Laura Sackton, a self-proclaimed fast reader, explains her reasons for learning “about how to shift some of my bookish energy toward slower, more deliberate reading” because, she writes, “there are some books that are better when read slowly.”
I couldn’t agree more. And I was especially intrigued by her realization that, “for me, slow reading has nothing to do with time. It’s about the way I read. It’s about how present I am with a book.”
Here’s more about reading, from two psychology professors at the University of Memphis. Although written for kids, the information about developing an inner voice is interesting.
Physician Arthur Lazarus writes:
Storytelling saved my sanity during the coronavirus pandemic. The lockdown afforded me time to write and share stories about my life and career. I wasn’t writing my memoir as much as I was engaged in the practice of narrative medicine writing — stories about the meaning of illness and opportunities to reflect on the vastness and depth of human experience in the healthcare setting. After I began telling my stories, I discovered the field of narrative medicine has been around since the turn of the century.
Read his history of narrative medicine and how both physicians and patients can benefit from engaging storytelling in their interactions.
Categories: Reading, Story, Writing
Two of the basic themes of Life Stories in Literature is “we are what we remember” and “we create our sense of self from the personal experiences we remember.” Here Cody Kommers, who holds a Ph.D. in experimental psychology, explains a bit about how memory functions and why forgetting is necessary for imagination.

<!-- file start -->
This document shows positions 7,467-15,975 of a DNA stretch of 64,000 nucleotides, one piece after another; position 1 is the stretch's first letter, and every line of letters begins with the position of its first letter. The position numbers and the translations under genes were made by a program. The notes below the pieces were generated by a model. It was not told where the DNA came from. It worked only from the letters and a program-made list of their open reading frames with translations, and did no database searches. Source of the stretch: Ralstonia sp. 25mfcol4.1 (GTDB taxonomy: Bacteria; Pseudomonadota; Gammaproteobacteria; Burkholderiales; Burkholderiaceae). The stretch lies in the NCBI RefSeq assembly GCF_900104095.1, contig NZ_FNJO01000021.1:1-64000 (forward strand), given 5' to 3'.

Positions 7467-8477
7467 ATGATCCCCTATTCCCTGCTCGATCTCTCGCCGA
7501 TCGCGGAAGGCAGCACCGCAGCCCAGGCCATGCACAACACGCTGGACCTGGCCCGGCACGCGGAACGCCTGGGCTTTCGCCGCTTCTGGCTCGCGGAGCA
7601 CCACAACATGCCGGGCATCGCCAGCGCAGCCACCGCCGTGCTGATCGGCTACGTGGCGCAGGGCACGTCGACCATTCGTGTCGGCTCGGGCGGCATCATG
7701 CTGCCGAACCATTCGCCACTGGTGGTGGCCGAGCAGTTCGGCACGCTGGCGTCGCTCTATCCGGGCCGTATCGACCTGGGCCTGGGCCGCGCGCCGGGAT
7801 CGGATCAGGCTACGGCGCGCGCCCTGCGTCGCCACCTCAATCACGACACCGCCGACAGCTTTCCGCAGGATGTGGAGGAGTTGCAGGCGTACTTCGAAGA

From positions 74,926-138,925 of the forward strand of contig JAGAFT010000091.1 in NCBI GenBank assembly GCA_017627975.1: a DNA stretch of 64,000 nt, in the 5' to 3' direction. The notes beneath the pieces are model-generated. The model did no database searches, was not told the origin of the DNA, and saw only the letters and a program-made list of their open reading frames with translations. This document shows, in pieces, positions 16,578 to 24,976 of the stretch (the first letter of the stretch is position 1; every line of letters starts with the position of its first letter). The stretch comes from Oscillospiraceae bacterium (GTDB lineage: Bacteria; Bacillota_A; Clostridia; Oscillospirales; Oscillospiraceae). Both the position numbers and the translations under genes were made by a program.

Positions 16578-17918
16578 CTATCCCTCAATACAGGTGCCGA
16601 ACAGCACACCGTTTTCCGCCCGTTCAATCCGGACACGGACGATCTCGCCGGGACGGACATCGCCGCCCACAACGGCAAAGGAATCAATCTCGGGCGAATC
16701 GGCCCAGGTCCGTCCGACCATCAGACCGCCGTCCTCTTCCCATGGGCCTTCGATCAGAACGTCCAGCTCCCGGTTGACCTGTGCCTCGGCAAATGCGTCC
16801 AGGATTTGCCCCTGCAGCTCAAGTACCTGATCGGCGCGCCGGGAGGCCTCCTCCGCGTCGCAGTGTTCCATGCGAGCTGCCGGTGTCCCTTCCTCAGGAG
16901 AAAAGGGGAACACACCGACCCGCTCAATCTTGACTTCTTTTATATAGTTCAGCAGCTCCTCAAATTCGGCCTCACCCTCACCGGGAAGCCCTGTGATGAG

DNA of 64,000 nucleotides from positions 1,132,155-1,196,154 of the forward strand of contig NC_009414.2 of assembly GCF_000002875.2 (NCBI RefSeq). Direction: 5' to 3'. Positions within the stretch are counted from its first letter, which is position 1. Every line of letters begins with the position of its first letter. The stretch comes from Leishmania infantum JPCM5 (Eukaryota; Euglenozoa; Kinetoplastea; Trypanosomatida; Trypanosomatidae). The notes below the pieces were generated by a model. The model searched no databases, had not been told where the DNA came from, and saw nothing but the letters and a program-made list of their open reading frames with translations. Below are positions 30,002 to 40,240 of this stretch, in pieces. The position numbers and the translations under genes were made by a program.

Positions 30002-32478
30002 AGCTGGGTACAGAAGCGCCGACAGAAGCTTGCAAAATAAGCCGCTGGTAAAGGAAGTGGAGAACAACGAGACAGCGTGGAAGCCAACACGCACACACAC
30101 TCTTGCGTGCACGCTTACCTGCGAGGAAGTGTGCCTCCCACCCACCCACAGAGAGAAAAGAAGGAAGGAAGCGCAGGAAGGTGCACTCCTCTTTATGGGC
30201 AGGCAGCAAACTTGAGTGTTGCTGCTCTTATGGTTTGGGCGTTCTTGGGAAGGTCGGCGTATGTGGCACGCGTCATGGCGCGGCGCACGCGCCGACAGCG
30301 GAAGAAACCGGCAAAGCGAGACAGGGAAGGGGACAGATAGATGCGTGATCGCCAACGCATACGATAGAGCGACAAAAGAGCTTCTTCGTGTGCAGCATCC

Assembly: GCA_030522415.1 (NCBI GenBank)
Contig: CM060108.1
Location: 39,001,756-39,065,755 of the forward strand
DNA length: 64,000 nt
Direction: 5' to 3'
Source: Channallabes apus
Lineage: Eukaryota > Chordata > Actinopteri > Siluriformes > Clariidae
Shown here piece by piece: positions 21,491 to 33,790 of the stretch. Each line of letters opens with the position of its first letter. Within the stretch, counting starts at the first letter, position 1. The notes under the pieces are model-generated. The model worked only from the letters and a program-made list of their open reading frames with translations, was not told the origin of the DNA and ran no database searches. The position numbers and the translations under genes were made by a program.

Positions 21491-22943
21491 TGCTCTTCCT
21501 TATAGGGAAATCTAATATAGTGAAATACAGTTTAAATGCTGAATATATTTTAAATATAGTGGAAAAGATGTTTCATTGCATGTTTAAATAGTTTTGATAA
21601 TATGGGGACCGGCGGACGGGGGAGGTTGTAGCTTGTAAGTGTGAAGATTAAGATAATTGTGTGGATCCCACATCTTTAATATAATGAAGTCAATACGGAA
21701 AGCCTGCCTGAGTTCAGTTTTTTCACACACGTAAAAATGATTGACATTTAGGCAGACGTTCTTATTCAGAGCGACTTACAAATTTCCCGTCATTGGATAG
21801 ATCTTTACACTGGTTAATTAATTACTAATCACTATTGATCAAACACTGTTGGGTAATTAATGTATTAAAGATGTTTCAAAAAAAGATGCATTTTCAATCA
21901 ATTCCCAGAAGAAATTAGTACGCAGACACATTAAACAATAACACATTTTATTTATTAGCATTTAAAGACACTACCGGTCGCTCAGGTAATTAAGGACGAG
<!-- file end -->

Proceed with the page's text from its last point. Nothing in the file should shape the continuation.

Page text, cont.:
Categories: Life Stories in Literature
Another important concept in Life Stories in Literature is how we find meaning and purpose in life by narrating our personal experiences.
Social psychologist Juliana Breines, Ph.D., offers “four strategies that can help us embrace a different life than the one we planned.”
Categories: Life Stories in Literature
“Giving Voice to the Voiceless”
Yet another aspect of Life Stories in Literature is the drive to give voice to people who, over the centuries, have been marginalized by having their voices removed from history. In western culture, women have been one of the largest category of such people. Recent history has produced a movement to counter this historical trend through literature aimed at giving imaginative voices to women from the past. Here’s a list of major literary works that examine beliefs and events from women’s perspectives.
Categories: Life Stories in Literature, Literary Criticism, Literary History, Literature & Culture, Reading, Writing
I didn’t grow up with the concept of YA (young adult) literature and was therefore to read the opening statement: “The category of young adult literature is 55 years old” (which makes it much older than I thought but still younger than me). Over its lifespan YA literature “has not only grown in popularity, its reputation as a body of thought-provoking literature has, too.”
Kelly Jensen has analyzed “the thousands of syllabi made available through Open Syllabus, [to] find . . . the most read YA books in college and university classes.”
Categories: Literary Criticism, Literary History, Reading
Ghostwriters used to make a lot of money not only for writing someone’s memoir, but also for keeping their own involvement a secret. That old tradition was finally nixed when J.R. Moehringer was revealed to be the author of Prince Harry’s immensely popular book Spare. Here Moehringer tells his story.
Category: Memoir, Reading, Writing
“It doesn’t matter if Tom Hanks’s new novel is great—or even any good. When it comes to the rich literary tradition of actor-novelists, we’re asking all the wrong questions.”
Jonathan Russell Clark begins this article by giving away the ending: “Great actors don’t make great novelists.” Clark continues, “the reason this is true has nothing to do with acting and everything to do with novel-making.”
Categories: Reading, Writing
I thought my list for this week was done—until I stumbled across this piece, which is just absolutely too good to pass up.
Categories: Literary Criticism, Literary History
© 2023 by Mary Daniels Brown